Most major cities of the world are characterized by upward reach and density. If you arrive as a tourist in a country’s capital, more often than not you head for the city centre and are accommodated in tall buildings. The aspirational movement of people is, in broad terms, inwards (towards the centre) and upwards (towards the sky). This represents an economic logic: intense human interaction promotes creativity and innovation, which attracts talent and investment, which in turn drives up land and property prices. A virtuous cycle of private and public investment is set in motion which sees average costs fall, productivity rise, and choices expand. In short, higher population densities unlock the power of intense human interaction and ‘scale economies’, which is why so many people reach for a better life in the hustle and bustle of the city rather than in the solitude and serenity of the countryside.
Unfortunately, market forces seldom reconcile with social objectives such as affordability or social inclusion. Many cities in Africa are made up of an uneven patchwork of modern luxury and gross neglect. Discomforting spatial inequalities visibly separate out the affluence of contemporary high-rises from the poverty in neighbouring slums. Ironically, the same population densities that undergird the prosperity of prime real estate in the inner city are the demise of Africa’s overcrowded informal settlements. The key question is how to harness the potential of urban forces to begin to transform Africa’s slums. Dr Justin Visagie is an urban economist at the Human Sciences Research Council in South Africa, and principal investigator of a LIRA-funded project called “Realising the potential of urban density to create more prosperous and liveable informal settlements in Africa”. He and an interdisciplinary team of researchers are looking at the potential of building upwards in dense informal settlements using a range of alternative building technologies. The core idea is that vertical expansion could free up much needed space to start to rebuild these settlements through coordinated private and public investments. “Density, if effectively managed, can provide a public good that enhances economic productivity and reduces the cost of service provision,” says Dr Visagie.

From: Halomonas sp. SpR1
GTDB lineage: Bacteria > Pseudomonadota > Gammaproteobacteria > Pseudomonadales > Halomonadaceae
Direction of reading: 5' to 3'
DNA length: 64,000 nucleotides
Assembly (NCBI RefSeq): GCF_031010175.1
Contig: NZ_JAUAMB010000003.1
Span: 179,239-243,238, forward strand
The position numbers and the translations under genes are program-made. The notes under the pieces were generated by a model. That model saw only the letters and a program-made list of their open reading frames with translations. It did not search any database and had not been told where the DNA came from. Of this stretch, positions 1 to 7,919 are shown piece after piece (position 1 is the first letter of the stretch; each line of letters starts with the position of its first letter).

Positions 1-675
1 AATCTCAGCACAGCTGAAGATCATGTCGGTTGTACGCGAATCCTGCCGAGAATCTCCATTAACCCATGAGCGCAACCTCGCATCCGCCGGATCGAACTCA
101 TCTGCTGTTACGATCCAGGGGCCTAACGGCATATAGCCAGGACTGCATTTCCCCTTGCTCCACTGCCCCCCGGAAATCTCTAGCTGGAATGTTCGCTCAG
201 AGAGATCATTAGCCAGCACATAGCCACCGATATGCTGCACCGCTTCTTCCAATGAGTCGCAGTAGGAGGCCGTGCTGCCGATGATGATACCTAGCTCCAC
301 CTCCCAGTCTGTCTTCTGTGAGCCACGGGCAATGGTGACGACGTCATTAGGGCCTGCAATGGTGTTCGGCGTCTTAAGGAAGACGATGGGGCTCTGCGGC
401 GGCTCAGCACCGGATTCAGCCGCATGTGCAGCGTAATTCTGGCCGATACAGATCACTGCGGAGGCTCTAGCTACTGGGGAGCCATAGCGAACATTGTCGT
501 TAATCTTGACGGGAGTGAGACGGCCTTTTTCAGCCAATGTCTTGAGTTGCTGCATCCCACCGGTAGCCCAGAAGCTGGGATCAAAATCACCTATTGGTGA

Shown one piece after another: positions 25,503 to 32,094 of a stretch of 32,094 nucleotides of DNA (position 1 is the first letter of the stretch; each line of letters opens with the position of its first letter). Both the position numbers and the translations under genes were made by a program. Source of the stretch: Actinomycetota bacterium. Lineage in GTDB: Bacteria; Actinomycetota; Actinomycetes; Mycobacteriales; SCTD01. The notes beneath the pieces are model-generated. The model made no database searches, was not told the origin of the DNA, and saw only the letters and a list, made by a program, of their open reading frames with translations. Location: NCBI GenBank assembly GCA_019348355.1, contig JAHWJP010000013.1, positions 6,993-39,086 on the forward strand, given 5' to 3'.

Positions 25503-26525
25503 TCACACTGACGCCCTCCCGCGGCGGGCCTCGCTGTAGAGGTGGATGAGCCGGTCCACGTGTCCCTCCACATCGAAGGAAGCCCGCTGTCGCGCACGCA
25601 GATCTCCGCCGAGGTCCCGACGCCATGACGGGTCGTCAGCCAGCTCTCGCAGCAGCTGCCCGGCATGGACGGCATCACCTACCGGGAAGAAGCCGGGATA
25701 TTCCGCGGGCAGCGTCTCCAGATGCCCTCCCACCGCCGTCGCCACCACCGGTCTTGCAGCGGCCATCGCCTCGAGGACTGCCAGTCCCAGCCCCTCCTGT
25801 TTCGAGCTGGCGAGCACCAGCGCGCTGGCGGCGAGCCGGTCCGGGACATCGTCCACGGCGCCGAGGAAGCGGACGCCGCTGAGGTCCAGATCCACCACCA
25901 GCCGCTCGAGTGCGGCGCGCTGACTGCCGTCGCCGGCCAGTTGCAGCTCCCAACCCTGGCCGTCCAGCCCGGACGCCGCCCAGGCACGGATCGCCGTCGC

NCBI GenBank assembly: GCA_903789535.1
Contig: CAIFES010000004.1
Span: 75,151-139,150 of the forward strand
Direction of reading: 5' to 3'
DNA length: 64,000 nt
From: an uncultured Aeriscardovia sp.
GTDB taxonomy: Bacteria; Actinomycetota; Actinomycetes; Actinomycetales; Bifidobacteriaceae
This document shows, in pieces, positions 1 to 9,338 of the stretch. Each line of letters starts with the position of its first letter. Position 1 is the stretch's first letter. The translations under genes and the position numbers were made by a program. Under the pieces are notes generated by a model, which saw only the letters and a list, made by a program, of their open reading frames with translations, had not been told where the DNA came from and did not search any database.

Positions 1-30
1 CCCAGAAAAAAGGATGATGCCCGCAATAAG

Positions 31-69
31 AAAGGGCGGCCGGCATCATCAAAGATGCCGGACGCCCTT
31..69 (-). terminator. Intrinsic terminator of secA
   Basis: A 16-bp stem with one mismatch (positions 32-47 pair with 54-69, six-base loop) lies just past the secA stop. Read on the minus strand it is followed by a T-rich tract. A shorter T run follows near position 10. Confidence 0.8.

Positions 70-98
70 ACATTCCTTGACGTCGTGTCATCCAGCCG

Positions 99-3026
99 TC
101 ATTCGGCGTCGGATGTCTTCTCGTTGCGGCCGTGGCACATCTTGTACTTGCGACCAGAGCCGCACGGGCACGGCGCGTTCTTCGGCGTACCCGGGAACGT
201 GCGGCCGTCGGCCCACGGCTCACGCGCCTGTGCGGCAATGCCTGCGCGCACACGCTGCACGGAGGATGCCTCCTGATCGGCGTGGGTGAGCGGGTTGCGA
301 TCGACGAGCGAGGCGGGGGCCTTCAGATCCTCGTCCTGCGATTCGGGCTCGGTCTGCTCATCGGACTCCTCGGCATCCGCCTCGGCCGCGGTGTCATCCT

Glass half full